Cameron Herald, Thurs. 13 Aug 1925, p.2, c. 1-3
"Rich History Disclosed in Visit to Old Home Near Rice School House in Milam"
By Mrs. Jeff T. Kemp
Often interesting local history may be gleaned from a visit to the homes of old citizens. In quest of tales of the long ago, a visit was recently made to the home of Mr. and Mrs. Benjamin Wesley Robison who have lived near Rice School House since 1868. They live in the primitive home bought from Mrs. Wm. Rice, for whose family the community was named. The geographical center of Milam county was established in
Mr. Robison's field in the seventies by George Wresley, a pioneer surveyor who was employed to locate the center of the county during a bitter fight for the location of the court house between Cameron and Rockdale, and Mr. Robison was present when
Mr. Wresley planted his Jacob's Staff upon the exact spot which was marked as the center of Milam County.
Near by Mr. Robison's home a rare old oak tree stands, under which Mr. and Mrs. Robison were told by Mrs. Wm. Rice that the first Cumberland Presbyterian sermon was preached in Milam county by Rev. Killough in 1852. This pioneer preacher was the great uncle of Mr. Robert S. Wiley.
A church at Rice was organized at an early date and Mr. and Mrs. Robison recall that a Presbytery was held under a brush arbor at Rice in 1869 shortly after they moved there. Twelve members received the sacrament. The old school house that was built long before the Civil War was the regular meeting place for this congregation.
Mr. and Mrs. Robison are elderly people. He is eighty six and his wife is eighty years of age. They have ceased hard labor which was the lot of each in younger days and are enjoying the twilight of life in ease and leisure, surrounded by many evidences of material comfort with which they express great content. Mrs. Robison displayed a hand woven counterpane of the famous Honey Comb pattern made in 1860. Their door stone is an old mill stone that was part of a mill once operated by Mr. Robison. He told of a pair of cotton scales that he received as a ginning fee from John Story that had been recently tested and found true. Mr. Robison has for sixty years been a Mason. He is now the oldest member of the Cameron Lodge but he is too feeble to attend the Lodge sessions. Mrs. Robison brought out the family Bible which she said was bought from Dr. T. A. Pope and the following facts were found recorded there or told with motherly pride of her widely scattered family of seven children and ten great grandchildren.
Francis Monroe Robison born in Alabama, January 10, 1867. He married in Oct. 1888, Miss Eva Ford. Their children are Wallace Clarence, Minnie and Feroh. They live four miles from Wheeler in Wheeler county.
Daniel Robison born in Milam county, Feb. 2, 1869, he married Miss Maud Alley. They have seven children all girls, Ester, Allie, Lois, Erma, Vivian, Jewel and Imogene. They live near Hedley in Donley county.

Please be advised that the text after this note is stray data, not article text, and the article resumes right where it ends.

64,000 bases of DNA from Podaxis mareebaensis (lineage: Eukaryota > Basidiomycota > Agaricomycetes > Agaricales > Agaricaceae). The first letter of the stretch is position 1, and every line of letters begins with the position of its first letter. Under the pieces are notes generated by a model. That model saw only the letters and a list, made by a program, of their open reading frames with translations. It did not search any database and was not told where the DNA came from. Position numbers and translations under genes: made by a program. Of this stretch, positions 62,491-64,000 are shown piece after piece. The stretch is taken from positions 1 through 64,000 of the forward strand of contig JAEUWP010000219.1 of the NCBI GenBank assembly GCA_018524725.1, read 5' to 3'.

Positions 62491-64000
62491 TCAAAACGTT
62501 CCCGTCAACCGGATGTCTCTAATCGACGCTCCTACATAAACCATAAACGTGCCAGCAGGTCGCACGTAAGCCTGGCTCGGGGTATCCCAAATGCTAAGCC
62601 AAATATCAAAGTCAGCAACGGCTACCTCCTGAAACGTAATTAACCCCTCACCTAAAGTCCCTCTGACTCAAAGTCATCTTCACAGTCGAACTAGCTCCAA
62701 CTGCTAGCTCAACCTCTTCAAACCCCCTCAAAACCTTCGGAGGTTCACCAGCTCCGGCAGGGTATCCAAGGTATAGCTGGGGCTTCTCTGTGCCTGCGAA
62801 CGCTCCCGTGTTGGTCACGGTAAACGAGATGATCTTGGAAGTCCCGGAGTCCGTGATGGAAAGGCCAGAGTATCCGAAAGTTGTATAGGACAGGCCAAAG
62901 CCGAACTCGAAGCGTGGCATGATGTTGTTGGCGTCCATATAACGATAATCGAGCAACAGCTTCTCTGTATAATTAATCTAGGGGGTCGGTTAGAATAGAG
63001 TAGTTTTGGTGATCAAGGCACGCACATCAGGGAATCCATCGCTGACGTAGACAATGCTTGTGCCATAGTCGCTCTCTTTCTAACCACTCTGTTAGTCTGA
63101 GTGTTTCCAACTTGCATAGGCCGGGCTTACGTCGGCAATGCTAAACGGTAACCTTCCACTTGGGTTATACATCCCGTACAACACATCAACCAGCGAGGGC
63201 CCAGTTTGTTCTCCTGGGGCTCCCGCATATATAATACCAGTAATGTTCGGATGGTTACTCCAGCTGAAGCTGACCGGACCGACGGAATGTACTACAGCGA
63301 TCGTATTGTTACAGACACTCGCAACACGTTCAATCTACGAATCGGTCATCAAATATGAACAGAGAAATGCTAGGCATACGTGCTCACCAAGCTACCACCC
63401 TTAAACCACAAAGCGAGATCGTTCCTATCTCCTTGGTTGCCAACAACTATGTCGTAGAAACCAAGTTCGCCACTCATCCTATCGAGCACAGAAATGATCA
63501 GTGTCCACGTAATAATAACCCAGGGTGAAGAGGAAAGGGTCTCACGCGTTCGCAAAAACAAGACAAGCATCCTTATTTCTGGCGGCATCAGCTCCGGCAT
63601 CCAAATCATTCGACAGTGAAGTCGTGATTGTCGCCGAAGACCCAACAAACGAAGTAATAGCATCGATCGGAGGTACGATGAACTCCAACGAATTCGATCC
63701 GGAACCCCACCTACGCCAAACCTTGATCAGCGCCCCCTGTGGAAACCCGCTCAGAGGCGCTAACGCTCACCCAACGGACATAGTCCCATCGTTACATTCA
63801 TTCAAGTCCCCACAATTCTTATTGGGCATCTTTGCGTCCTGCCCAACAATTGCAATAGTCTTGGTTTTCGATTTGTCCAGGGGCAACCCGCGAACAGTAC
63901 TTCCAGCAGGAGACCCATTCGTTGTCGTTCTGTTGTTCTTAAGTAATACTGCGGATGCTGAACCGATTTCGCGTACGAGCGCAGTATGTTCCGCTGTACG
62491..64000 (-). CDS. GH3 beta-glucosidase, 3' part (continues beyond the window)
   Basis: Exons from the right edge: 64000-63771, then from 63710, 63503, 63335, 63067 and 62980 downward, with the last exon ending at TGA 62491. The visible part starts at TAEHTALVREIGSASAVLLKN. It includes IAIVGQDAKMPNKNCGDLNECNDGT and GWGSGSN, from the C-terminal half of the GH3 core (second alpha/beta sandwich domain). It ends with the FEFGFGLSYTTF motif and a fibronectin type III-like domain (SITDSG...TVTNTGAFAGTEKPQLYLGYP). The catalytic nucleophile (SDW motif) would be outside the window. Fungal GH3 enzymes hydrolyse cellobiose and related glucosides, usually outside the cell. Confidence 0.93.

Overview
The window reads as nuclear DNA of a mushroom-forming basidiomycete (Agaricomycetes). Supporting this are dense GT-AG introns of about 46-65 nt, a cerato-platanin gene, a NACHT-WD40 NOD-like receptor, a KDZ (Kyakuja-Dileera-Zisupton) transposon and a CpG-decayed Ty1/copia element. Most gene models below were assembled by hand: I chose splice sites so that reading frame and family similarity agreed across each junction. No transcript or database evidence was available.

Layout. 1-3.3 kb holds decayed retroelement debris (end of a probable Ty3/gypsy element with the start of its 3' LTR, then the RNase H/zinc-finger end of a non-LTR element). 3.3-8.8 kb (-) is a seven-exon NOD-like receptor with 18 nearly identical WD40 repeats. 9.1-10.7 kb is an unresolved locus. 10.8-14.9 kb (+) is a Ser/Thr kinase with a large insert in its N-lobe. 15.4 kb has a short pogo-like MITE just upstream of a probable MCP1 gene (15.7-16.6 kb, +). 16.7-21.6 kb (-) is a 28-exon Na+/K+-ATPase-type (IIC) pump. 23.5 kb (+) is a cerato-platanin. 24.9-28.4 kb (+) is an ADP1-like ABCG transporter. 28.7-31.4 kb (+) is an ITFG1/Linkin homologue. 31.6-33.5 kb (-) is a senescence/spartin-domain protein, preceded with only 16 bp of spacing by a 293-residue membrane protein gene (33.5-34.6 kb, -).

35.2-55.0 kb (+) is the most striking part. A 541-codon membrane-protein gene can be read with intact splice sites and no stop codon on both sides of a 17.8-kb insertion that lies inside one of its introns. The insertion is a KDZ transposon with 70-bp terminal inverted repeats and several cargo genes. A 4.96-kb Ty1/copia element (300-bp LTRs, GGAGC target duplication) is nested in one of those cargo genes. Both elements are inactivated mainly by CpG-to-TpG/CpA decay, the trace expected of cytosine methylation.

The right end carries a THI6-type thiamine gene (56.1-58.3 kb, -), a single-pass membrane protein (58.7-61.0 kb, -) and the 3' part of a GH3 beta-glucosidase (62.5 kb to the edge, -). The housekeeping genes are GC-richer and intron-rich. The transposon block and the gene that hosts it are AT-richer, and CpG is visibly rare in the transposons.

Oyd Leander Robison, born Oct. 15, 1891. He married Miss Alpharette Smithwick. They have had four children but only a daughter survives, Bennie Bell. They live in Los Angeles, California.
Dorsey Lee Kennard Robison born June 10, 1876. He married Miss Effie Allen. They have lost three children but have four living, Willie, Haley, Jimmie D. and Morris Sheppard. They live in Mansfield, Arkansas.
Hariet Ann Robison, the old daughter of Mr. and Mrs. B. W. Robison was born Oct 10, 1879. She married J. H. Colley. They live in Austin.
Perry B. Robison was born March 10, 1883. He married Miss Bell Williams. They had two children, Bennie and Alice. They live in Memphis, Texas.
Salvin Parnell Robinson, born Feb. 8, 1889. He married Miss Mittie Lowery. They have seven children, Alta Vernon, Nell, twin boys, Rex and Ray, Sybil, Dorothy Dell, Tessie Sue.
When asked for a biographical sketch Mr. Robison was able to trace a long way back-He knows that he is directly descended from an Irish great grand father, Ben Robison, who ran away from Ireland and landed in Charlston, South Carolina where he lived for some years. His son, Nipper Adams Robison married Permelia Burns and lived in Georgia. Their son and the subject of the sketch Mr. Benjamine Wesley Robison was born in Chambers county, Ala. March 18, 1839.
At Elba in Coffey county, Ala., on April 5, 1866, Mr. Robison was married to Miss Nancy Ann Prescott, born March 13, 1846, who was the daughter of Daniel Prescott and his wife Harriet Richbourg Prescott who moved from South Carolina to Alabama in early days.
The ceremony was performed by a Methodist minister, both bride and groom having been brought up in that faith. At the time of his marriage Mr. Robison was a fine specimen of young manhood. He had been during the Confederacy one of Forest's Riders. A member of the 53rd Alabama Cavalry who served under General Nathan Bedford Forrest until discharged at Augusta Ga., on May 4, 1865. Mr. Robison was once wounded but never captured.